The Elderly Pet Organization is a 501C3 non profit organization whose mission is to provide information and education about elderly pets and to help pet parents prepare for the illnesses and accidents that may afflict an aging pet.
According to the American Veterinary Medical Association, cats and small dogs are generally considered geriatric at age 7. Larger breed dogs tend to have shorter life spans and are considered geriatric when they are approximately 6 years of age. Improved veterinary care and dietary habits have resulted in more and more pets living longer now than they ever have before. As a result, these senior pets, along with their owners and veterinarians are faced with a whole new set of pet age-related conditions.
Geriatric pets can develop many of the same problems seen in older people, such as:
- heart disease
- kidney/urinary tract disease
- liver disease
- joint or bone disease
Senior pets require increased attention, including more frequent visits to the veterinarian, possible changes in diet, and in some cases alterations to their home environment.
As pets age, they require patience, compassion and love. Their medical needs may change, and the level of care needed may also change.
Our site focuses not on diagnosing illnesses, but rather what to expect day to day when living with an elderly pet.
Our goal is to help pet parents prepare for the unexpected.
What to expect as your pet ages:
Increased veterinary care
Geriatric pets should have semi-annual vet visits vs. annual visits so any indication of illness can be detected early and treated early.
Diet and nutrition
Older pets often need food that is more readily digested and may have different calorie levels and ingredients, as well as anti-aging nutrients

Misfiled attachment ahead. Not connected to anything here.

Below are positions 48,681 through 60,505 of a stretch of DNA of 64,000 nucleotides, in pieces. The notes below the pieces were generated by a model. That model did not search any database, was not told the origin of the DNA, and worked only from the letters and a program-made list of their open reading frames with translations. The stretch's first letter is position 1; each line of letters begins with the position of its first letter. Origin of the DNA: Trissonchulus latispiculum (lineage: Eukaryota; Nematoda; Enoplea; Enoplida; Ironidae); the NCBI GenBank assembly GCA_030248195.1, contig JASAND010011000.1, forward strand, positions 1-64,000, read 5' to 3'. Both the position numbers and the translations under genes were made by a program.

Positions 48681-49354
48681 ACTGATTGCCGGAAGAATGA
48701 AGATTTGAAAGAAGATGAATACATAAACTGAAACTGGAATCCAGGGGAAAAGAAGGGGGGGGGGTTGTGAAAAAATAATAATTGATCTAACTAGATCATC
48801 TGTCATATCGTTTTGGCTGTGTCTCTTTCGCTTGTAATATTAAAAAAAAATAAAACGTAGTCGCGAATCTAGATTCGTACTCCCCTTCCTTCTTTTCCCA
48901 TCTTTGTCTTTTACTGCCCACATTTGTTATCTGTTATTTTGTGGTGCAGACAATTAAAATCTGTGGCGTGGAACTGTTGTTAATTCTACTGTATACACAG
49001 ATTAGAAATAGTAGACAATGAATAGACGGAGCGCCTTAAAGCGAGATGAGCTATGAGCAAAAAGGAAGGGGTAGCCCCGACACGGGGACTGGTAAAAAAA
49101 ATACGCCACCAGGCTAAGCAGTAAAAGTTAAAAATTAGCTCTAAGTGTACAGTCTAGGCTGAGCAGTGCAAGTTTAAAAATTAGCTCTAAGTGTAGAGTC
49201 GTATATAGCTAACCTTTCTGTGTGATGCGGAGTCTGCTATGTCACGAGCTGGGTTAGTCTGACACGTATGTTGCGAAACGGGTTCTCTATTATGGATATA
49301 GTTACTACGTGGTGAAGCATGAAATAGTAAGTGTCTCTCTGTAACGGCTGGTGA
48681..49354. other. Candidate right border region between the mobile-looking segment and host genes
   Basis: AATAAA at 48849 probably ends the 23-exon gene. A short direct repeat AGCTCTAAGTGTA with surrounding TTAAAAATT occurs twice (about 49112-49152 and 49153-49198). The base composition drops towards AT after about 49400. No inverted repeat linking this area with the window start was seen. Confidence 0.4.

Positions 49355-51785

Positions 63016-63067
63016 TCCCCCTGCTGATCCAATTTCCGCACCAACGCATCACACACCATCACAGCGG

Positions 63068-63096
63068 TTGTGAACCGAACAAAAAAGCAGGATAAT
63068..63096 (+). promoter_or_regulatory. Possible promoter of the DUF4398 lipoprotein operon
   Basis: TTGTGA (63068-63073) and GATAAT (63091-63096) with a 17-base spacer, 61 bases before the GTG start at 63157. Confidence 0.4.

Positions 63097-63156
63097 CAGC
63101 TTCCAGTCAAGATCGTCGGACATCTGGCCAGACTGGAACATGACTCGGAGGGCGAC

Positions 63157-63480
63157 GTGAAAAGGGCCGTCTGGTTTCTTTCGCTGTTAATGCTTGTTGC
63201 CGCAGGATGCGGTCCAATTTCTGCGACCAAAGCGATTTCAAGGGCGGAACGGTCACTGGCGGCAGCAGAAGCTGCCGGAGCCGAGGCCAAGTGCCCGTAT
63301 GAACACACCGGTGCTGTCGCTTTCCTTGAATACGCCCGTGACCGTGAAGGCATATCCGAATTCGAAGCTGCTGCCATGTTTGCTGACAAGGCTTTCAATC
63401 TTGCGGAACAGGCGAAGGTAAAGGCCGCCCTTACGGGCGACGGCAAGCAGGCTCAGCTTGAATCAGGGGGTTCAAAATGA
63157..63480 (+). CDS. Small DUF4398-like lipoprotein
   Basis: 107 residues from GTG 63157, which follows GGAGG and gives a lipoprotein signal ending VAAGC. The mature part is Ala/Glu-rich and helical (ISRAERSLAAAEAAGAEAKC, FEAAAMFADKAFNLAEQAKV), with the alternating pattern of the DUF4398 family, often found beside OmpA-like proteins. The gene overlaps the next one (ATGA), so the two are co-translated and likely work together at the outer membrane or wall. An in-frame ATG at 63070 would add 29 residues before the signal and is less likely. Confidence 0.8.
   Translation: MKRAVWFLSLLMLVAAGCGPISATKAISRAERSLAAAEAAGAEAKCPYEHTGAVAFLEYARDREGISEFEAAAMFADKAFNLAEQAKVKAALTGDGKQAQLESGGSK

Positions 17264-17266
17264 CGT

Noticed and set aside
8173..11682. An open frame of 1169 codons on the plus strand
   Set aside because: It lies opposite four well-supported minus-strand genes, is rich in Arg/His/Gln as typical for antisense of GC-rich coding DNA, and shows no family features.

Weight gain in older dogs can increase their risk for health problems, whereas weight loss is a bigger concern for older cats.
Older pets’ immune systems are not as healthy as those of younger animals. As a result, they may have a more difficult time fighting off diseases or healing as fast as younger pets.
Appropriate exercise can help an older pet maintain their mobility and keep them healthier longer.
Vaccination needs may change as your pet ages. It is important to speak with your vet about vaccinating your older pet.
Older pets can suffer from cognitive dysfunction and show signs of senility. Pet parents may need to spend more time interacting with their older pet to keep them mentally active.
As your pet ages, their physical limitations may cause them to need changes in their lifestyle, such as a change in sleeping areas so as to avoid stairs, more time indoors, etc. It’s important to watch your pet closely to see what special needs they may have as they age.
Non-neutered/non-spayed geriatric pets are at higher risk of mammary, testicular and prostate cancers.
Increased vet care can mean increased costs. Pet insurance should be considered before older pets become ill so that pet parents are never forced to choose between their pets well being and their finances. Pet insurance has changed over the years and many do not have lifetime limits for illnesses – we’ve researched some of the top pet insurance providers and we offer information on pet insurance in our blog.
For more information, read our blog.